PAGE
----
However, it was Boaz who I found the most remarkable. His initial development from the severe Magi into the kinder cantomancer is brilliantly subtle, and then dramatically fast at the end when the capping of Threshold forces Boaz to chose between the two very distinctive sides of himself. The relationship between Boaz and Tirzah is a little dark, and sometimes sent a cold shiver down my spine. From Tirzah’s point of view, it is very much developed through Stockholm Syndrome. Boaz may become a great man at the end, but in the earliest stages of his relationship with Tirzah, he is cruel and manipulative, and a character that could almost make Christian Grey blush. However, this did not detract from the story itself. Threshold is at times a very dark novel, full of the touch of destiny and a power beyond any of the character’s control. This relationship mirrored the general arch effectively, and made Tirzah seem more vulnerable and human that she otherwise may have been.
Despite the strength of the characters in this novel, it was the storyline which drew me in. The sorcery of the Magi contrasted with the magic of the Soulenai, the awful demon Nzame, the sense of helplessness as his influence powered across the city, the sense of foreboding as you waited in Threshold. Everything combined into a heart-pounding ride, full of suspense and intrigue. Physically, it is a light read, emotionally it may feel much harder. Whether you love fantasy, or just want a break from reading Game of Thrones, this is something I would suggest for everyone.
My rating: 5 of 5 stars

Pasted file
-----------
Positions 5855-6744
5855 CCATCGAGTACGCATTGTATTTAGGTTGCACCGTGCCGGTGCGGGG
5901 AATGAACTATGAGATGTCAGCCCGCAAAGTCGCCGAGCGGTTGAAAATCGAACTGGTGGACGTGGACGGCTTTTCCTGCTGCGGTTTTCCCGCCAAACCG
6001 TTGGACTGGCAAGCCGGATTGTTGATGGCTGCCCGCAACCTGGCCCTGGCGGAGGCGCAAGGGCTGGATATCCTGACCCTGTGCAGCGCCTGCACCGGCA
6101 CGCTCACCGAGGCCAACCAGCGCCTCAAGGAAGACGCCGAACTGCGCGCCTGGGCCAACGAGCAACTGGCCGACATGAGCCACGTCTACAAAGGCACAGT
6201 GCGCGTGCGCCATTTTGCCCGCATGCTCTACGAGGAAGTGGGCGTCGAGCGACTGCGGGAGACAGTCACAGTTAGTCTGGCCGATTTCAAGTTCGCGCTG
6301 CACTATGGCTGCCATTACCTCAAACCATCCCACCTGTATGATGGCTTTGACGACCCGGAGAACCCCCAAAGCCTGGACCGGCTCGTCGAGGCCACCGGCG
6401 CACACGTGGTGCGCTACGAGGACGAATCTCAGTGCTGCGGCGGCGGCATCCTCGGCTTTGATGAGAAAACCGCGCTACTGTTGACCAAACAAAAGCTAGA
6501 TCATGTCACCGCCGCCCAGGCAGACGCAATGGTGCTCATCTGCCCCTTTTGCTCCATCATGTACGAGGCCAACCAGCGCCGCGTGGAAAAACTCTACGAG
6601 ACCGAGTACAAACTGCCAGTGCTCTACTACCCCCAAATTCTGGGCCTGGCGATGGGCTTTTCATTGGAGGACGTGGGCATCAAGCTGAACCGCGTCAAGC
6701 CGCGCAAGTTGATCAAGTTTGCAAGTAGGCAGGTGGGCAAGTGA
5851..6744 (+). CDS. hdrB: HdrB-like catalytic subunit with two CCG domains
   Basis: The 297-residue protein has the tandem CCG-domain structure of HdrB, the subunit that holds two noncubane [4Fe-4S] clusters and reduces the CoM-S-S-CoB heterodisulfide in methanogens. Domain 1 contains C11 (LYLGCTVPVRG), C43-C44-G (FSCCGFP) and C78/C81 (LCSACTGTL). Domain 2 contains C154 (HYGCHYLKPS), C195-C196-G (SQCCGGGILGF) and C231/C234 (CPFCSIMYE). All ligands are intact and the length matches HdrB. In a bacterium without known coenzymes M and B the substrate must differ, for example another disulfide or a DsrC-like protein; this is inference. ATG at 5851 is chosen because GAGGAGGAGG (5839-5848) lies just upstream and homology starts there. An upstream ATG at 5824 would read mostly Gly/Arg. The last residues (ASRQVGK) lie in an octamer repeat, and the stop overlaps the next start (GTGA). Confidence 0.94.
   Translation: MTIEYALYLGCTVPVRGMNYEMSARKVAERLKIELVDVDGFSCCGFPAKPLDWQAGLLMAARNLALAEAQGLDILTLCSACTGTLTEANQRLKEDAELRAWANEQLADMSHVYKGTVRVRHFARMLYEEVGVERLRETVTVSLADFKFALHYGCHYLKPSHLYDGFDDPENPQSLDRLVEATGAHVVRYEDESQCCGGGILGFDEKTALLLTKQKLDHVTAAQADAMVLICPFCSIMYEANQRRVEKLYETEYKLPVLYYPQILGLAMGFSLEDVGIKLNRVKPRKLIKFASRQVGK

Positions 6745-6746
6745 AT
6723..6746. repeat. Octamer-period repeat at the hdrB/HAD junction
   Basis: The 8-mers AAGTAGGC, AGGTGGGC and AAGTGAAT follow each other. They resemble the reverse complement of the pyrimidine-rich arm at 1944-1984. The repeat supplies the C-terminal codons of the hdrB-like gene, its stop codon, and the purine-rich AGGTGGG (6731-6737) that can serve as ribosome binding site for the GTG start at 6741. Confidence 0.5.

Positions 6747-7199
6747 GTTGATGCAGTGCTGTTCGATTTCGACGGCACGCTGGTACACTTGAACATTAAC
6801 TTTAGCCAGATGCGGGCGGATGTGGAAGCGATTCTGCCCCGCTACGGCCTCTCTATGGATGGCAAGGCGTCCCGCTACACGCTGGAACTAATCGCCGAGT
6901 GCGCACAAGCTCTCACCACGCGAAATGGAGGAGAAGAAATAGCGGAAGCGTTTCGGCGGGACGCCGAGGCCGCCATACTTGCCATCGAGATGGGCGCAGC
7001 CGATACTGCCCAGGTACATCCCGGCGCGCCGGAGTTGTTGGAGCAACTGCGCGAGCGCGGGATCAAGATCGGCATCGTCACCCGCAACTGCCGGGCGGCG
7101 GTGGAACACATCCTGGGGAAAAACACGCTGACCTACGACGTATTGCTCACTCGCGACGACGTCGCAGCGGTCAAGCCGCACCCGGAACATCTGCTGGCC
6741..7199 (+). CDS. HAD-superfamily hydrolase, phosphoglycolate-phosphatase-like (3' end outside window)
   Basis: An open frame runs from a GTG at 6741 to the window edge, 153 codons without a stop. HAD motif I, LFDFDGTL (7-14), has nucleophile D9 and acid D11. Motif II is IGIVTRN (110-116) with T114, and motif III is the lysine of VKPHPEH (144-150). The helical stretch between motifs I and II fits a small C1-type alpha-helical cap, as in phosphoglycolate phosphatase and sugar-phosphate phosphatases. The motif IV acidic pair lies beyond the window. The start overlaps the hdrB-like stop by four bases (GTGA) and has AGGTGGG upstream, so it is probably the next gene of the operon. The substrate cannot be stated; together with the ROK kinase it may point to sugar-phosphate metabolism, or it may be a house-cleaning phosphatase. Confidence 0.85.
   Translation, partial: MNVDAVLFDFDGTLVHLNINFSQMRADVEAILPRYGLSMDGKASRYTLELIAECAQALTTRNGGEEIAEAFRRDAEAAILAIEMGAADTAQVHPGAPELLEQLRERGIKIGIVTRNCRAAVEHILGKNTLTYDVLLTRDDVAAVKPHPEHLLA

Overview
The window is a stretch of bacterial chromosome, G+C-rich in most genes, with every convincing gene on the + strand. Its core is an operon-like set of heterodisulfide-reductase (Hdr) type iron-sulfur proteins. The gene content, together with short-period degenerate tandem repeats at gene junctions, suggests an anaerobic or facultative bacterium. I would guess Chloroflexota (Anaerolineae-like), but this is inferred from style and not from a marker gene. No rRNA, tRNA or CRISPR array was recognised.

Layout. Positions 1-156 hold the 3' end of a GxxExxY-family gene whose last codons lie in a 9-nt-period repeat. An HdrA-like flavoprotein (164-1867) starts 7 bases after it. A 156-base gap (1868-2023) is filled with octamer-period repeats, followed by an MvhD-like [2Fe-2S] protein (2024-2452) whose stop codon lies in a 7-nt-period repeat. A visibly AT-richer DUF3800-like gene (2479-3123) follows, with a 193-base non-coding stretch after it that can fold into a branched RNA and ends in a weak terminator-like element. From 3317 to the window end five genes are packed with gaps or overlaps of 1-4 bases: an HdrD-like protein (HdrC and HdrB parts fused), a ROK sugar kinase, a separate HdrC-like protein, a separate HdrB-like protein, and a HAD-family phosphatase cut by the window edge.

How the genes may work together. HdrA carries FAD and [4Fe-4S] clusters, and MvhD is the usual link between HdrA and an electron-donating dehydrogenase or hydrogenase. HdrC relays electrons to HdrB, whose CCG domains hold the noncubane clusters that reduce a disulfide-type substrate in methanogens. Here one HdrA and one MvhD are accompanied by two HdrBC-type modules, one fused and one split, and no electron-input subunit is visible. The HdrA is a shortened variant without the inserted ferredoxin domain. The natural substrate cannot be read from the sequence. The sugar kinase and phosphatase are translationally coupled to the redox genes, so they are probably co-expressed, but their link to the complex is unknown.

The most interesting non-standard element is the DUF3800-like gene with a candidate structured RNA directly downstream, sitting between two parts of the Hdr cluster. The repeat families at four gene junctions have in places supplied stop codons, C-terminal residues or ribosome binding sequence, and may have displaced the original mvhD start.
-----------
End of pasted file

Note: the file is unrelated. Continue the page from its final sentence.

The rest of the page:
It shall be noted that this is by Douglass Adams and Mark Carwardine.
As I read this book, I came across a short interview of Mark Carwardine done by the BBC. The title was “Douglass Adams and Stephen Fry are remarkably similar.” In the article, Carwardine states that he is seen as the other guy beside such well known and intelligent figures. Because of this, I wanted to briefly pay tribute to all the work that he did for this series and for his work in conservation. While reading this book, you very quickly begin to understand that Douglass Adams was really just along for the ride as Carwardine dragged him across continents, pointing out random birds there, fascinating lizards there. It is clear that he is really the brains of the operation.
And that is perfectly understandable. Adams is a science-fiction/comedy writer, Carwardine is a zoologist. Now a rather famous one at that. This is his element. So then, why wasn’t he the one to write the book? Why even bring Adams along?
Well, I’m sure one very large reason is publicity. When the Last Chance to See book and radio series were released, Carwardine was relatively unknown to the public, whereas Adams had already achieved fame with The Hitchhikers Guide to the Galaxy. This wouldn’t have gathered the same momentum without the famous face to sell.
But the second reason is that there is something enchanting and endearing in the way Adams tells a story. To most it is far more relatable to be the person pushed and cajoled and dragged up the hill to maybe see a lemur, or to complain a little when they’re stuck in a horrid wardens hut for three days. One other extract that I really enjoyed was Adams description of Carwardine during their tea in the garden of the wardens house in Little Barrier Island, New Zealand. As Adams stood and chatted and drank tea, Carwardine stood in the middle of the lawn, looking up at a tree in an absolute trance. Adams, not quite having the enthusiasm for avian as Carwardine, didn’t really understand what the fuss was about, and continued to drink his tea.
(To be honest, in that situation I would be far more like Carwardine. I was born in New Zealand countryside, and yet I still get excited every time I see one of our native birds. But hey, everyone has their passions.)
The characters and scenery cannot escape Adams’ remarkable wit and creative phrase. Everyone he meets is painted with such colour and cheeky description, that it feels like you’re meeting them too. The setting is always seen in a unique light – in a way that I’m certain no one else has ever seen it before.
Mostly it will make you laugh. Sometimes it will pull on your heartstrings, especially when you remember that about five years ago the last Douglass Adams became extinct, and there will never be another one again.